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Today's Children Are Officially Potty Mouths 449

Posted by samzenpus
from the kids-say-the-#@^*est-things dept.
tetrahedrassface writes "When the Sociolinguistics Symposium met earlier this month swearing scholar Timothy Jay revealed that an increase in child swearing is directly related to an increase in adult swearing. It seems that vulgarity is increasing as pop culture continues to popularize vulgarities. The blame lies with media, public figures, politicians, but mostly ourselves. From the article: 'Children as young as two are now dropping f-bombs, with researchers reporting that more kids are using profanity — and at earlier ages — than has been recorded in at least three decades.'"
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Today's Children Are Officially Potty Mouths

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  • Oblig. (Score:5, Funny)

    by bsDaemon (87307) on Wednesday September 22, 2010 @10:36AM (#33662112)

    So fucking what? /sarcasm

    • by Thanshin (1188877)

      Why the sarcasm?

      I find "So fucking what?" to be a perfectly reasonable answer.

      What is the problem with kids anyone swearing? Is that person hurting anyone else in any way?

      The closest to an explanation I've heard is "I don't want my kids to hear that language". Which is as stupid an argument as can be. Your kids, your fucking problem.

      • Yes, for certain words to be considered taboo is pretty silly.

        Though I do think it's extremely sad when I hear parents shouting and swearing at their 2 year old kids when they are crying (makes you wonder why they're crying when their parents are treating them so nicely!). Seems like they don't have much chance of being happy in life and are just going to do the same to their own kids.

        The best/worst one around here (my workplace is right next to a rather "deprived" area), was a parent shouting "DON'T YOU FU

        • Re: (Score:3, Insightful)

          by Creepy (93888)

          I think certain words carry a certain weight, and overusing them dilutes them. Fuck is a perfect example of a word that has no weight anymore (IMO) - my mom would (and did) literally wash my mouth out with soap for saying that word (shit or crap was about the best I could get away with growing up). Bloody in England had a similar path - it once was taboo to say it, now people use it constantly.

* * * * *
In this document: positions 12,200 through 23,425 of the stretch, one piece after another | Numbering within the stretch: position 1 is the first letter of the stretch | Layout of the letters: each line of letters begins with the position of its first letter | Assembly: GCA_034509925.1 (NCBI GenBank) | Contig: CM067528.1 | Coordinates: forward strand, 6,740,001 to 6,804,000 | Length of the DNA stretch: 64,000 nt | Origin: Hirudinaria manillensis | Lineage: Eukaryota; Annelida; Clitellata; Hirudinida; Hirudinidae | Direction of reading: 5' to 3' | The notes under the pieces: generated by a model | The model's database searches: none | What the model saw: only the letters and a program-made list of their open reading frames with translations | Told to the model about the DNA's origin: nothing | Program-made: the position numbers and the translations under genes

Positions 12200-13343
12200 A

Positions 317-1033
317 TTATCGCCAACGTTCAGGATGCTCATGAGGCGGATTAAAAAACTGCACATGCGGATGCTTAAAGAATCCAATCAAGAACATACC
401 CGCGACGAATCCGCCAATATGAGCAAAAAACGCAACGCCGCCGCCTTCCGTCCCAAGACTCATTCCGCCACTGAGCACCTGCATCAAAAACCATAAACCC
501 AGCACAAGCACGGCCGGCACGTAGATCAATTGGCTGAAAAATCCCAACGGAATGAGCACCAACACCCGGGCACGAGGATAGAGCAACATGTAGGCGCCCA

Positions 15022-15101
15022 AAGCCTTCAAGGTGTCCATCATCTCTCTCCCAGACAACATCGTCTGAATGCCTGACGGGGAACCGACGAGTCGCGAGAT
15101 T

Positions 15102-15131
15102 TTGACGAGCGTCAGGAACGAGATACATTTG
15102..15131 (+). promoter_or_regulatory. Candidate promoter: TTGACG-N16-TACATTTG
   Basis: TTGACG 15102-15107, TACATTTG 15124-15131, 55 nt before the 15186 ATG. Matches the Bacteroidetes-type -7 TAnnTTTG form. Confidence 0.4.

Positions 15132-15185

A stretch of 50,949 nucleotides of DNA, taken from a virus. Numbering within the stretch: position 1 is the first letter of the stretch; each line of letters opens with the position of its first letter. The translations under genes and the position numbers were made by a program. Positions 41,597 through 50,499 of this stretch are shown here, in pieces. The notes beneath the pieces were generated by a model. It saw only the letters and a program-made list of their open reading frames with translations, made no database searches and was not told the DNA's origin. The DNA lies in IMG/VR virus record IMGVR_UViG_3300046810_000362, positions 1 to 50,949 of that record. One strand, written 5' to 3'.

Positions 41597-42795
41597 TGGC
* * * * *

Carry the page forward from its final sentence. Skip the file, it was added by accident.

Remember that some words are derogatory, though - nigger, bitch, cow (to a fat woman), etc - even if you don't co

          • Re: (Score:3, Insightful)

            by somersault (912633)

            Yep nigger is actually one of the strangest words today I think. It actually is a pretty cool word, ie works well in rap songs, etc, but if a white person says it, they're in trouble. The world is a very strange place.

    • by poetmatt (793785)

      oh noes! people are speaking freely! what a catastrophe!

      sheesh.

      It's only in the US that people care about this. Irony of freedom of speech, huh.

    • Re:Oblig. (Score:5, Insightful)

      by dkleinsc (563838) on Wednesday September 22, 2010 @11:22AM (#33662970) Homepage

      Oh Belgium, not this again.

      They're words. As many bright people (including Frank Zappa and George Carlin) have pointed out, getting worked up over the words is silly. Getting worked up over the meanings, hatreds, etc behind the words is appropriate, but the words themselves are harmless.

      A big myth related to children in general is that they're innocent creatures ignorant of all things biological. They aren't, and they never really have been.

  • what is this shit? i don't even....

  • But (Score:4, Insightful)

    by nizo (81281) * on Wednesday September 22, 2010 @10:36AM (#33662124) Homepage Journal

    If curse words become a part of normally accepted speech, what the hell will we use for curse words then???

    • Re:But (Score:5, Funny)

      by sakdoctor (1087155) on Wednesday September 22, 2010 @10:50AM (#33662392) Homepage